Mr Guy today travelled to the prison precinct at Lara, near Geelong, where he promised to build a new prison with almost twice as many beds as the facility promised by Labor.
He said a Coalition government would build a 1,300 bed facility, with 700 beds in maximum security, 300 in medium security and a 300-bed remand centre.
Mr Guy said the Coalition’s plans for tougher sentencing and bail conditions would create the need for more prison beds.
“It is so important that we get back control of our law and order regime and get back control of our streets, and to do that a number of people who are repeatedly committing offences will need to be incarcerated,” he said.
Labor has already announced plans to build a new 700-bed prison at the precinct at a cost of almost $690 million.
Nearly 2,500 prisoners would be housed in the Lara precinct under the Coalition’s plan. (ABC News: Stephanie Anderson)
Shadow Corrections Minister Ed O’Donohue said the Coalition could deliver almost double that number of beds for the same price, by entering into a public-private partnership for the construction and maintenance of the facility.
He said his party was undecided about whether the prison would be operated by a private company.
“We are open to the best outcome for Victorians when it comes to the operation of that prison,” he said.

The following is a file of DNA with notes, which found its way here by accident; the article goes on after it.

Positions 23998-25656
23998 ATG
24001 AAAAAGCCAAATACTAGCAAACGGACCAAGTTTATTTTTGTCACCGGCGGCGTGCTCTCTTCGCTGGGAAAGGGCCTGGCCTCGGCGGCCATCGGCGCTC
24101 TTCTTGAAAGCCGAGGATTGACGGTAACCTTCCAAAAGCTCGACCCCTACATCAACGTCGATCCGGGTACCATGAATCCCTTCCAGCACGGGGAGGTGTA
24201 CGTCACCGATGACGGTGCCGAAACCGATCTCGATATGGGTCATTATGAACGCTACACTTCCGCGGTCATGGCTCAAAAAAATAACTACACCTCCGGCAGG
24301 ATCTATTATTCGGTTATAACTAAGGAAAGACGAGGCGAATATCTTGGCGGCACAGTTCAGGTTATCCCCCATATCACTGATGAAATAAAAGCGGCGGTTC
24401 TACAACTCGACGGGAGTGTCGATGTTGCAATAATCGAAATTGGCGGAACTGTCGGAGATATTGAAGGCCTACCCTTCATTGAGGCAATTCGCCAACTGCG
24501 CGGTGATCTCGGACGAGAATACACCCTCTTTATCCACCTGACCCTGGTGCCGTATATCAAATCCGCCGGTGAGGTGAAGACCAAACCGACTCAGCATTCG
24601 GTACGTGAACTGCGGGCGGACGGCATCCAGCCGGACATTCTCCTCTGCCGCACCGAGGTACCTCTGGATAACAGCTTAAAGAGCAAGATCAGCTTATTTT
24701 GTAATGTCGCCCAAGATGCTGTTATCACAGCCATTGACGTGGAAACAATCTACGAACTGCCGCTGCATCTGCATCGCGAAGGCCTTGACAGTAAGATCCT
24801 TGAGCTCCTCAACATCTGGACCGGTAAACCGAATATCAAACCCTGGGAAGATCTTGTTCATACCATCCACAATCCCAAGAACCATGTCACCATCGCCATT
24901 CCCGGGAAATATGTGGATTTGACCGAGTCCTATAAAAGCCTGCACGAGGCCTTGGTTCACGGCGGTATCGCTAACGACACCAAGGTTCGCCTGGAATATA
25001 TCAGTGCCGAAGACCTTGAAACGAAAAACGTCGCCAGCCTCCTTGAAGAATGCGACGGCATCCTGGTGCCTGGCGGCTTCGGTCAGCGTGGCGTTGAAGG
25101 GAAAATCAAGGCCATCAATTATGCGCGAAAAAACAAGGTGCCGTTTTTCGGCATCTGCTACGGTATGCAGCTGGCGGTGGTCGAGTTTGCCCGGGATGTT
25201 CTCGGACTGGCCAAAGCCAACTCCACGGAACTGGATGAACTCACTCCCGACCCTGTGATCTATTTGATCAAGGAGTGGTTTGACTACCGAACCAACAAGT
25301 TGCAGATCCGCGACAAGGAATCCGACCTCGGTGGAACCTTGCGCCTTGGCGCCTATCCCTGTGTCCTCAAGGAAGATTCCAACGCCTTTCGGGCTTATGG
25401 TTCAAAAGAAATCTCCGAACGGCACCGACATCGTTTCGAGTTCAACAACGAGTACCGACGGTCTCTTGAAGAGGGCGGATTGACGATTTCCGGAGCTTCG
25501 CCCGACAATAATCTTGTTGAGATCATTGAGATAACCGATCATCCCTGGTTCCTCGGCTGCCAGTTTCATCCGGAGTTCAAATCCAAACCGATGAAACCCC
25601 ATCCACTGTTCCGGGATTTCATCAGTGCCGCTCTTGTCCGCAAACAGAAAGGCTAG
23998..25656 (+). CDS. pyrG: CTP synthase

Mr O’Donohue said the new facility would be a centre of excellence for drug and alcohol rehabilitation, and would include a Magistrates’ Court on site to reduce the pressure on the Victorian court system and the burden on police in transporting prisoners to court.
“This is more than just a new prison, this is about reconfiguring the prison system to put more police back on the front line,” he said.
Labor pledges ‘profound’ investment in schools
Meanwhile, Premier Daniel Andrews and Education Minister James Merlino visited Pakenham in Melbourne’s outer south-east, where they announced an $850-million commitment to build new schools in Victoria’s fastest growing suburbs and towns.
Labor is promising to build 100 new schools over the next eight years, with 45 schools scheduled to open within the next term of government.
“This is a profound investment and it’s about doing more than simply talking about growth — it’s about a positive and optimistic plan to cater for that growth and to make sure that these kids, like all kids, get the very best so that they can reach the unique potential that belongs to them,” Mr Andrews said.
The pair made the announcement at a school in Pakenham, in Melbourne’s south-east, that will open next year.
Daniel Andrews said 45 of the new schools would open in the next term of government. (ABC News)
Labor is also promising to build a kindergarten alongside every new primary school, beginning with the eight schools slated for opening in 2021.
“This is all about practical support, commonsense support for busy families,” Mr Andrews said.
The 45 new schools promised in the first term are spread across inner and outer council areas of Melbourne as well Geelong, Ballarat and the Macedon Ranges.
The fast growing areas of Casey in Melbourne’s south-east, and Wyndham, west of the city, would get seven new schools each, while Hume and Melton, north-west of Melbourne, would get six and five new schools respectively.